At, present the railways are too expensive and fragmented and don’t serve the public interest, despite the fact that we, the British people, are paying exorbitantly for it in order to boost the profits of the fat cats who run it. Why should profits be privatized and losses nationalized in this way?

It makes no economic and rational sense unless, of course, you happen to be somebody like Richard Branson whose concept of market forces is very different from yours or mine. For too long passengers have been taken for a ride on this issue. It’s encouraging that Corbyn has put the nationalization of the railways back on the political agenda.

Heart Out To Tender

George Osborne is set to sell off more public assets than every privatisation of the past two decades combined.

In what has been dubbed the “Great British Sell-Off”, the chancellor is set to flog off public owned stakes in Royal Mail, RBS and other organisations – raking in a one-off windfall of around £31.7 billion in 2016/17.

This is more than the total of £31.7 billion raised by all privatisations since 1993. It would also be the largest amount of money raised through the disposal of public assets in any 12-month period in modern history.

Unite general secretary Len McCluskey described the findings as “the sale of the century” and accused Mr Osborne of “rewarding the Tory party’s friends in the city in a spectacularly lavish style”.

He said: “These are public assets belonging to the taxpayer, held in trust for the future for the benefit of the many, not for the financial gain of a rich city elite.

“George Osborne is being utterly irresponsible and inconsistent. On the one hand he announces £12 billion of cuts, the pain of which will be felt by the most vulnerable, on the other he rushes through the RBS sale and in the process loses out on a £14 billion return to taxpayers.

“This is money that could have been spent on infrastructure investment, education and health for the benefit of all.”

TaxPayers’ Alliance chief executive Jonathan Isaby called the statistics “striking”, and stressed the Treasury should not use sell-offs as a substitute for planned spending cuts.

“It is welcome that the Treasury is looking to maximise revenues to fill Britain’s financial black hole, but sell-offs can’t be allowed to replace the spending reductions that Britain needs over the long-term.

“Every deal must deliver the best possible value for money for taxpayers, but it is good to see that an active chancellor is pushing ahead with selling off assets that can sit very happily – and typically operate more efficiently – in the private sector.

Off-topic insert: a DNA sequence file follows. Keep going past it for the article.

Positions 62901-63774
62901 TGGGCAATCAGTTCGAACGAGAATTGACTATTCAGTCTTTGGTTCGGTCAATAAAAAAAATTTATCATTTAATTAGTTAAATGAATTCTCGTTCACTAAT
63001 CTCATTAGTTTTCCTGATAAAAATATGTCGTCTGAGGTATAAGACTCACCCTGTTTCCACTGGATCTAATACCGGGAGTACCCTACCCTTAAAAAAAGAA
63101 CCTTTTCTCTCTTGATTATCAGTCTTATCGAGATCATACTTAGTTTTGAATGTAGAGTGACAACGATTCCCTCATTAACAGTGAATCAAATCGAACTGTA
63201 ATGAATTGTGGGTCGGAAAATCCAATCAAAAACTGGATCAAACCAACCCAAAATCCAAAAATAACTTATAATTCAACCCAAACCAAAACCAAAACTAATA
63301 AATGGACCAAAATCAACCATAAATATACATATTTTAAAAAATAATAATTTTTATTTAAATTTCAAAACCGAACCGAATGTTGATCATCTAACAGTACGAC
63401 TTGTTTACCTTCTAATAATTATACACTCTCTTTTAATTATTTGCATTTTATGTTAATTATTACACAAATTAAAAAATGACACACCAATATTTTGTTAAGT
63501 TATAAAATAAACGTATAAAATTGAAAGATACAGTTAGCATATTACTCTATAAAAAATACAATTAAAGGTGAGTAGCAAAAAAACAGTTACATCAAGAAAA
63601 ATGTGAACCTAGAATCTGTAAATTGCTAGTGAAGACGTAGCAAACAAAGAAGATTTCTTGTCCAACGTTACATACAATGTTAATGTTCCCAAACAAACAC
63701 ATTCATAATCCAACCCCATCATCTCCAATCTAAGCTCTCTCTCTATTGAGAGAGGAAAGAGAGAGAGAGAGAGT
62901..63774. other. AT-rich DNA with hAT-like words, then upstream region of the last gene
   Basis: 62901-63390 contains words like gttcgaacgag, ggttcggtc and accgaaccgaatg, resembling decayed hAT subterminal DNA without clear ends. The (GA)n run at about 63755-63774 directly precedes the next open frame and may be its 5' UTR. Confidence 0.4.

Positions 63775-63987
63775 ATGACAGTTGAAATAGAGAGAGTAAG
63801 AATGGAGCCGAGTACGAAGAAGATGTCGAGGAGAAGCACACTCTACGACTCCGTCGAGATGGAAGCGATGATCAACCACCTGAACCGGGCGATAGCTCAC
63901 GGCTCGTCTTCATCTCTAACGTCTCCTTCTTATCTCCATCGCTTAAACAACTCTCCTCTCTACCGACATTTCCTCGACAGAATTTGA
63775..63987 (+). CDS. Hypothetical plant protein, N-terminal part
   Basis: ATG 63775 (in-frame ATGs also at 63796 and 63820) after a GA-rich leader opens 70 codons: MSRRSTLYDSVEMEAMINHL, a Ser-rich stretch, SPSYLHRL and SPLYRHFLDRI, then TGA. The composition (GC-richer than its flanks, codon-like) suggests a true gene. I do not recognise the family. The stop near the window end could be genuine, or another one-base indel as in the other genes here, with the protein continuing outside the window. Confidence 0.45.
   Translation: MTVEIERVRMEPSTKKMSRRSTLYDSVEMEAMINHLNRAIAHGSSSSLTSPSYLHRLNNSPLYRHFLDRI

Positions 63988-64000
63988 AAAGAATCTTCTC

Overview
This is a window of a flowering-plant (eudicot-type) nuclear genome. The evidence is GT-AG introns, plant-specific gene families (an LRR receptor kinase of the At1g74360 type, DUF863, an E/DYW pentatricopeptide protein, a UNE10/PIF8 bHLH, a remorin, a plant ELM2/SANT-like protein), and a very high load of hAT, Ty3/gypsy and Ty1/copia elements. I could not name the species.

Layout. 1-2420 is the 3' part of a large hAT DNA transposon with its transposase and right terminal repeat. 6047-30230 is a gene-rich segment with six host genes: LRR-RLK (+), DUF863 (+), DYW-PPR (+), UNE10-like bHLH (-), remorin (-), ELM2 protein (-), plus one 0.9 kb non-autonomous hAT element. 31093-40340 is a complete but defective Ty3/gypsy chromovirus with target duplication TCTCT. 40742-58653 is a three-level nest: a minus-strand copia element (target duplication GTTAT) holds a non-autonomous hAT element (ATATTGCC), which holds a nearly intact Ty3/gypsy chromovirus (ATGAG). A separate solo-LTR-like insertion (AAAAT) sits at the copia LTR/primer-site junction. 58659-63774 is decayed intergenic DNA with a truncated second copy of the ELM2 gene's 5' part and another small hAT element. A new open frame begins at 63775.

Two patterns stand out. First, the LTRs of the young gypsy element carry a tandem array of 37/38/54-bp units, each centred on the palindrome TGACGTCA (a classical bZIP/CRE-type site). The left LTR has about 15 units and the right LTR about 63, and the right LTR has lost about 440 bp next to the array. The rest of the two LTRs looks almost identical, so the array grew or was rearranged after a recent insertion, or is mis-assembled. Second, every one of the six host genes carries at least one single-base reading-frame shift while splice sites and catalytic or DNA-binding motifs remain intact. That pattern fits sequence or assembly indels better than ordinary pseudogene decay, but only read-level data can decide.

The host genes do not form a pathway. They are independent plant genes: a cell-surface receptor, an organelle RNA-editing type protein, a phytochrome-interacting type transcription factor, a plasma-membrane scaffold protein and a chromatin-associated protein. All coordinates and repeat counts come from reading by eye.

“He should look at every bit of government and, where sales of organisations, assets or land are appropriate, push on. People often say we should keep these assets for a rainy day – a £1.5 trillion and growing debt burden counts as a downpour.”

Mr Osborne began his programme of sell-offs this week when he authorised the disposal of £2.1 billion of shares in RBS.

Further sales are planned for the next few months, including the Government’s remaining 30% stake in Royal Mail, estimated to raise £1.5 billion, and shares in Lloyds totalling around £12.9 billion. The privatisation of £2.3 billion of student loans, along with assets from the former bank Northern Rock and other sales, would bring the total for 2015/16 to £31.8 billion.

The Press Association’s analysis also reveals that:

  • The figure of £31.8 billion for 2015/16 is roughly one fifth of the total amount raised by all privatisations from 1979 to 2014 (£151 billion).
  • The previous 12-month record was set in 1991, when proceeds from the sale of government stakes in BT, National Power, PowerGen and regional electricity companies in Scotland raised £22.5 billion.
  • The sale of the Government’s remaining shares in Lloyds, estimated to bring in £12.9 billion this year, would be the single biggest privatisation since the sale of British Gas in 1986, which raised £20.3 billion.
  • Nigel Lawson is the chancellor who raised the most money through privatisations, selling off around £73 billion of public assets between 1983 and 1989. Other chancellors to have presided over a large number of sell-offs include Norman Lamont (around £24 billion) and Ken Clarke (£23 billion).
  • During the Labour governments of 1997–2010, only £6.4 billion of public assets were sold, including National Air Traffic Services in 2001 and British Nuclear Fuels Limited from 2006–9. Note: all figures are today’s prices, calculated using RPI.

http://www.mirror.co.uk/news/uk-news/george-osborne-flog-more-public-6200948